Five ways chess can help you buy and sell shares better – Interactive Investor

Chess Study

Still from The Queens Gambit. Picture credit: Phil Bray/Netflix

Yet while acting on impulse can get you into trouble, taking a considered approach must not come at the detriment of taking opportunities when they present themselves.

If you are looking ahead, and acting with logic and rationality, then you will see openings that you can take advantage of. At times, these will deviate from your broader, long-term strategy, but having the adaptability to capitalise on these is crucial.

This rings true in trading too, where you must be able to react to what the market is doing or telling you. To be inflexible is to cut off your options.

The greatest chess players put their egos aside when they play. Games of strategy can be perilous for those who become arrogant, and often the moment you think you have learned all you can, is the moment you start to regress.

Over the course of time, a chess player needs to study and grasp new methods to play more challenging opponents. Even the most avid players require a more advanced step up to add new and strategic openings and analyse unexpected scenarios.

Learning to make decisions in real-time based on whats unfolding in front of you, and identifying where your theory or trading call may be wrong, is all part of the process. Unfavourable circumstances are unavoidable on the board and in markets, but those who learn how to turn this state of play to suit them will come out on top.

Since trading requires funds, a trader can test and nurture his ideas on a demo account to prevent non-essential losses. That way, new knowledge can be executed once developed without spreading your wallet thin.

Markets are uncertain, and you have to analyse, adapt and learn to roll with the punches, in exactly the way you can learn from brilliant moves your opponent might play in chess.

These underlying similarities between chess and tradinghave led to an alignment of financial service providers with the game of chess, and also the gameplay of grandmasters, in an effort to better communicate the value of the disciplines that can make one great in each of either or both of these fields.

Michael Kamerman is CEO of Skilling, proud sponsors of World Chess Champion Magnus Carlsen, and the Skilling Open, the worlds first fully online Champions Chess Tour.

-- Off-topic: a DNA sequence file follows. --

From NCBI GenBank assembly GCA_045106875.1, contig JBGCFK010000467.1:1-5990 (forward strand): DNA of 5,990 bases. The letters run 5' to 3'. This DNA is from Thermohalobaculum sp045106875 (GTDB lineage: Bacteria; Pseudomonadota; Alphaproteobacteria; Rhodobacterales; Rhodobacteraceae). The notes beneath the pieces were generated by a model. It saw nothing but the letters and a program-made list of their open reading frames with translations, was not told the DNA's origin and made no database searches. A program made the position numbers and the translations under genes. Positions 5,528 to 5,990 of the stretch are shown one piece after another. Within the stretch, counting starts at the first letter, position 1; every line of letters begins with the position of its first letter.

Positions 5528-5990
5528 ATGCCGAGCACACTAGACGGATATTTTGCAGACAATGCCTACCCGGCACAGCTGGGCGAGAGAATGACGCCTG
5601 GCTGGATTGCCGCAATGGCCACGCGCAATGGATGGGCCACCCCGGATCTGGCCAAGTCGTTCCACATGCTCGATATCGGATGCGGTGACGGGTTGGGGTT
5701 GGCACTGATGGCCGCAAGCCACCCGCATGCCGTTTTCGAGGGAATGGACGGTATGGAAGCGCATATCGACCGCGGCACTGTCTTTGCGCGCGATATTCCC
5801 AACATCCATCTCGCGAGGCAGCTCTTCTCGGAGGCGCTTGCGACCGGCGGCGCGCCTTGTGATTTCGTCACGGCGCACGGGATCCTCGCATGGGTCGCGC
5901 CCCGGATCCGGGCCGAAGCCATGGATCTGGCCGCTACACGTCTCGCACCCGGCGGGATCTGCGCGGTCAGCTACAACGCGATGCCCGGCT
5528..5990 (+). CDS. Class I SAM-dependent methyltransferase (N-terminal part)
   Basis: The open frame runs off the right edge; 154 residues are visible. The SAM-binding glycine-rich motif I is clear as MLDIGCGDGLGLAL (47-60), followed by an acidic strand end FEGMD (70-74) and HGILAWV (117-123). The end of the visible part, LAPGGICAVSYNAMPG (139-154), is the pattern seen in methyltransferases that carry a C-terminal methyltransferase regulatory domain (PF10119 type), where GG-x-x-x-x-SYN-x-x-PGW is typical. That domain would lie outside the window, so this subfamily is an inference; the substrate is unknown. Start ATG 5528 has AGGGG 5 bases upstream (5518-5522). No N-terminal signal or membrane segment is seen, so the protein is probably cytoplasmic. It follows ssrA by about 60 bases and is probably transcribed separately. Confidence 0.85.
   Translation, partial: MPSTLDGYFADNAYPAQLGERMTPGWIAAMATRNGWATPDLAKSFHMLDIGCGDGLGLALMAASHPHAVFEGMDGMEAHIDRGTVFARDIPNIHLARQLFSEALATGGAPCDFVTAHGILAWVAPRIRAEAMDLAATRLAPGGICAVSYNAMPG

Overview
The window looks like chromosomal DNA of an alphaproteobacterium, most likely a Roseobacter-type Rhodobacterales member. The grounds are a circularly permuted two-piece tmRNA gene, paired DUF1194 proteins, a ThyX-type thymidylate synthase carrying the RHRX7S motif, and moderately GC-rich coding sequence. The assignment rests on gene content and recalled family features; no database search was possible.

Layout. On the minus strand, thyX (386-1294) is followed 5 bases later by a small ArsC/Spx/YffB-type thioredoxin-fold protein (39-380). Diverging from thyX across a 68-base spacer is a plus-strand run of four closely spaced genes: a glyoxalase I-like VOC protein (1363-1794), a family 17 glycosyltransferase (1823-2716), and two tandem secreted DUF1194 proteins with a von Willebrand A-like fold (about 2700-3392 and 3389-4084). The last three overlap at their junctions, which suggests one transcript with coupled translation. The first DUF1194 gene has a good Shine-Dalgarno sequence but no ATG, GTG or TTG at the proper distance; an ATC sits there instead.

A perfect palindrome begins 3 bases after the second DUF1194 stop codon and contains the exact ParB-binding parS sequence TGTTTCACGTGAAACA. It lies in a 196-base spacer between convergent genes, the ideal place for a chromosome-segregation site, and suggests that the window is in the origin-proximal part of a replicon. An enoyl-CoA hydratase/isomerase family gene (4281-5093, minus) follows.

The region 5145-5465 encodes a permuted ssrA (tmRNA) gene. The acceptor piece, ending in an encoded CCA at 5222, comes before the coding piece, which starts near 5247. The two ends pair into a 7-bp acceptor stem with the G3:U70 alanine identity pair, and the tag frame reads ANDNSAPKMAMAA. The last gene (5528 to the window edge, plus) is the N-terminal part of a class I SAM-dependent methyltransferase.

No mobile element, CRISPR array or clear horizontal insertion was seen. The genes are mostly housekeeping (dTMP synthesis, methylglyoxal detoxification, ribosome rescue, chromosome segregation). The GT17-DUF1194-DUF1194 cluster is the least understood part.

Disclaimer: Skilling Ltd is authorised and regulated by the Cyprus Securities and Exchange Commission (CySEC) under CIF license No. 357/18 (the Company). 62 Athalassas Avenue, Strovolos, CY-2012 Nicosia, Cyprus. Skilling Ltd is authorised to operate via its UK Branch by the Financial Conduct Authority ("FCA"), under Reference Number (FRN) 810951.

CFDs are complex instruments and come with a high risk of losing money rapidly due to leverage. 69% of retail investor accounts lose money when trading CFDs with this provider. You should consider whether you understand how CFDs work and whether you can afford to take the high risk of losing your money.

These articles are provided for information purposes only. Occasionally, an opinion about whether to buy or sell a specific investment may be provided by third parties. The content is not intended to be a personal recommendation to buy or sell any financial instrument or product, or to adopt any investment strategy as it is not provided based on an assessment of your investing knowledge and experience, your financial situation or your investment objectives. The value of your investments, and the income derived from them, may go down as well as up. You may not get back all the money that you invest. The investments referred to in this article may not be suitable for all investors, and if in doubt, an investor should seek advice from a qualified investment adviser.

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Five ways chess can help you buy and sell shares better - Interactive Investor

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